Monday, April 1, 2019
JACKSON Mississippi Lt. Gov. Tate Reeves, a Republican candidate for governor, will be a no-show at the party's first primary debate on Tuesday night.
His opponents, State Rep. Robert Foster and former Mississippi Supreme Court Chief Justice William Waller Jr., will debate one-on-one. The Mississippi State University College Republicans and the MSU political science department are hosting the debate starting at 6:30 p.m. in the Bettersworth Auditorium on the Starkville campus.
The hosts said they invited Reeves' campaign and tried to find a date that would work for him, but he cited scheduling conflicts.
"We understand that Lt. Gov. Reeves has a very busy schedule," MSU College Republicans chairman Adam Sabes said in a press release on March 15. "We have done everything in our power to schedule an event that he would be able to attend."
On Friday, though, Reeves' duties as lieutenant governor lessened, as the state Legislature wrapped up its 2019 session more than a week earlier than it had planned. Originally, the session was not supposed to end until April 7.
The Jackson Free Press reached out to Reeves' office for comment on Monday but had not heard back at press time.
Mississippi House Rep. Robert Foster is running for governor in the Republican primary, running against current Lt. Gov. Tate Reeves, a Republican from Florence, Miss., among others.
In a Facebook post on Sunday, Foster, whose district includes parts of DeSoto County in north Mississippi, goaded Reeves.
"I am very much looking forward to Tuesday's debate at Mississippi State University," he wrote. "With legislative session now over, even Tate Reeves can attend. Going to be an incredible evening and a good opportunity for Mississippians to educate themselves on who will be their next CEO."
Foster, a conservative state legislator, has controversial tweeting habits. After U.S. Sen. Chris Murphy tweeted that "nobody needs an AR-15 to hunt" last month, Foster quote-tweeted him with his own thoughts.
"Actually, patriots DO need an AR-15 to defend the Constitution, our homes, and to serve as a last check and balance in our Republic from Socialist Liberals," Foster wrote, invoking tropes that right-wing groups like the Tea Party commonly use.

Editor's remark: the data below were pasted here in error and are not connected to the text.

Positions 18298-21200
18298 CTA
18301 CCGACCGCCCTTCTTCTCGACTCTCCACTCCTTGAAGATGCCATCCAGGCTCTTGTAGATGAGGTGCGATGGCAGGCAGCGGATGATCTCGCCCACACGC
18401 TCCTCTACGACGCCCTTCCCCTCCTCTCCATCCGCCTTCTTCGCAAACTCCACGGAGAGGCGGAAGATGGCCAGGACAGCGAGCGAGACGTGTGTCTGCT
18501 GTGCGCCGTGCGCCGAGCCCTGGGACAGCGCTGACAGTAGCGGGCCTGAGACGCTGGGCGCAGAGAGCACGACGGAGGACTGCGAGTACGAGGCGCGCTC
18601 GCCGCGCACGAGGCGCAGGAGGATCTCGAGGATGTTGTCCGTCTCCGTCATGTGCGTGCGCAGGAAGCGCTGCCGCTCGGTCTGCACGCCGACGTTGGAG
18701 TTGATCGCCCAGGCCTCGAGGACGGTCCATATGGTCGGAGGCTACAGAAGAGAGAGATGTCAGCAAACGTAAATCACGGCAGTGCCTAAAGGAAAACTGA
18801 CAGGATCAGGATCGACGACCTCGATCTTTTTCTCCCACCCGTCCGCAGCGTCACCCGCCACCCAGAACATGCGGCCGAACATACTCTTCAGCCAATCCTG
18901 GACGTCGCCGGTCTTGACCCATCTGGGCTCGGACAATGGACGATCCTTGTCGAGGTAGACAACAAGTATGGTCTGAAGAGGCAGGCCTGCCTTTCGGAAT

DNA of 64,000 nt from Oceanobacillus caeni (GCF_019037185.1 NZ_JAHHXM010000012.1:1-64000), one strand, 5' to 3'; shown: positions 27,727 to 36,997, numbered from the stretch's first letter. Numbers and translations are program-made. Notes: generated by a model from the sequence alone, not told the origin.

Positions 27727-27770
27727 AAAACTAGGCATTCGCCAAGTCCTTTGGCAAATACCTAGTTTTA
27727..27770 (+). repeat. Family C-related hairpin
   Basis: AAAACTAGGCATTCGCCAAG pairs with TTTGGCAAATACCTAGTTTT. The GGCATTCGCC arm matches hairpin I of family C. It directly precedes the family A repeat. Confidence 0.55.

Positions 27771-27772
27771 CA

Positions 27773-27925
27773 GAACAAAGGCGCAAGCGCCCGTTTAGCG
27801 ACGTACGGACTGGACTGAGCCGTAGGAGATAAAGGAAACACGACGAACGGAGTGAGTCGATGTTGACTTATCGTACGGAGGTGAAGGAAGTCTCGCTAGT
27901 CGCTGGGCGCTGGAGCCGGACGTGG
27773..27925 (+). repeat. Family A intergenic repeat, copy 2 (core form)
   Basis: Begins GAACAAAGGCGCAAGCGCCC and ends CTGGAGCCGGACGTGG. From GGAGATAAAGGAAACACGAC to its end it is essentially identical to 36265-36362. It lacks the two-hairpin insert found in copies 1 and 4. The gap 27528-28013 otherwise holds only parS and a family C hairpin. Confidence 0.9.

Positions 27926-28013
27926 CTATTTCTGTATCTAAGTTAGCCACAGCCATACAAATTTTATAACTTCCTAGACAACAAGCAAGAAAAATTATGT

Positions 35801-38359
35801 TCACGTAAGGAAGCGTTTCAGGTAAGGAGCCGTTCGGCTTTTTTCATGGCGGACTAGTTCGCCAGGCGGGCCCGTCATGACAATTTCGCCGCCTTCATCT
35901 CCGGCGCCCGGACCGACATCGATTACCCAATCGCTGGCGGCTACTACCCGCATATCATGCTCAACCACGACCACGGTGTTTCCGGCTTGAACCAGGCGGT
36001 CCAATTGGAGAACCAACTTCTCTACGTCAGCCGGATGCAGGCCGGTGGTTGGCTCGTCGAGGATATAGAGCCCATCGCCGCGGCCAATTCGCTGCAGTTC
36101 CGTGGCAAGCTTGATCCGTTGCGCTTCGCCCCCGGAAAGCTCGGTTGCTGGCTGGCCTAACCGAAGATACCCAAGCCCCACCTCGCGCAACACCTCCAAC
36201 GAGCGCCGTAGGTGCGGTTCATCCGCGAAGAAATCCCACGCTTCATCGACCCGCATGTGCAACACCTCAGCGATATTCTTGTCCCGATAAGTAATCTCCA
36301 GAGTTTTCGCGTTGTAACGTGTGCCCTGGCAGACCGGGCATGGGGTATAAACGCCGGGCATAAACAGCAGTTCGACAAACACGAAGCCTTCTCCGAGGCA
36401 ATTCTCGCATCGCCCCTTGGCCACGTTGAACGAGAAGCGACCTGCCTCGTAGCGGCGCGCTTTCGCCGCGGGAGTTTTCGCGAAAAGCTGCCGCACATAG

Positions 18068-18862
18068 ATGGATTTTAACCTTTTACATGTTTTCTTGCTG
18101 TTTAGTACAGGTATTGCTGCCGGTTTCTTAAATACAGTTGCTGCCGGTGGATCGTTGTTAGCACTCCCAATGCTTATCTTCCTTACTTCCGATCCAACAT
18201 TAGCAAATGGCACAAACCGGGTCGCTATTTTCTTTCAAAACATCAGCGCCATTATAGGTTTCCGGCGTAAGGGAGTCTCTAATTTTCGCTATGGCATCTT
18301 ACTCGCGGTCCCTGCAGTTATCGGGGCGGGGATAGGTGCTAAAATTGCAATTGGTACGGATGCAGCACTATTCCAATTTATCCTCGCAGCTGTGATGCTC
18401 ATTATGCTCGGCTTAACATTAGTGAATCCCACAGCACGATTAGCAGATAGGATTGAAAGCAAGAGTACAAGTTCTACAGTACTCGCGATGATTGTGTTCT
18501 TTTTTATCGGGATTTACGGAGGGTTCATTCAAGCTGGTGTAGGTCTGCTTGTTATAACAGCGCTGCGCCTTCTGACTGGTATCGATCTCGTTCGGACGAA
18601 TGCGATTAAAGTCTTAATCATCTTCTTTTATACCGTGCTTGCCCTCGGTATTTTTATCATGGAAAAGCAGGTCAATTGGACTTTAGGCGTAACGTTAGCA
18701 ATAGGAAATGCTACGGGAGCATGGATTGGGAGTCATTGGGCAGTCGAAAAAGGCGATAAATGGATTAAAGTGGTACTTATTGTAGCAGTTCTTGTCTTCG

In a January interview with the Jackson Free Press, Foster discussed his thoughts on the issues and explained why he uses Twitter to attack the other side the way he does.
"They attack me, and they attack things that I believe in, and yeah, I give it back a little bit sometimes, and that's uncommon for most politicians," he said. "A lot of times, politicians ignore it completely and don't fight back. I can talk policy with anybody, and I'm friends with people that are liberal, conservative and everything in between. I'm just a nice guy and get along with people. But you know, if they don't want to step in the ring, don't step in the ring."
Foster has diverged with the right wing of his party on other issues, though, including with his push for a higher teacher pay raise than the $1,500 one legislators approved last month and his skepticism about private school vouchers.
Last week, Reeves and the GOP leadership slipped $2 million for private-school vouchers into a must-pass funding bill, angering legislators in both parties who had already rejected the idea of expanding the state's voucher program.
"Lack of transparency is a big part of our senate leadership's failure, and sneaking voucher money into a bill in a backroom deal with no debate is the exact kind of special interest cronyism I am running against," Foster tweeted on March 29.
In recent years, Republican frontrunners have often declined to debate their opponents, especially ones in their own party. Last year, a secret recording captured Republican U.S. Sen. Cindy Hyde-Smith saying she did not want to debate State Sen. Chris McDaniel, R-Ellisville, because it would give him free publicity.
"I love debates," she can be heard telling an unidentified woman in the video. "But right now, my opponent does not have enough money to get on TV, and my guys are saying that's like handing him a $200,000 donation because he's way down in the polls, and he's wanting the TV shot."
She did later debate her Democratic opponent, former U.S. Secretary of Agriculture Mike Espy, but only after pushing for limited press access and securing the right to bring a substantial amount of notes to the podium with her. In the race for Mississippi's third congressional district U.S. House seat last year, Republican-nominee Michael Guest refused to debate his Republican primary runoff opponent, Whit Hughes. After securing his party's nomination, he then refused to debate the Democratic nominee, State Rep. Michael Ted Evans, D-Preston. Guest won the November election in a blowout.
The MSU College Republicans plan to livestream tomorrow night's debate on their Facebook page. The Daily Journal's Caleb Bedillion and WJTV's Byron Brown will serve as panelists.
Follow state reporter Ashton Pittman on Twitter at @ashtonpittman. Email story tips to firstname.lastname@example.org.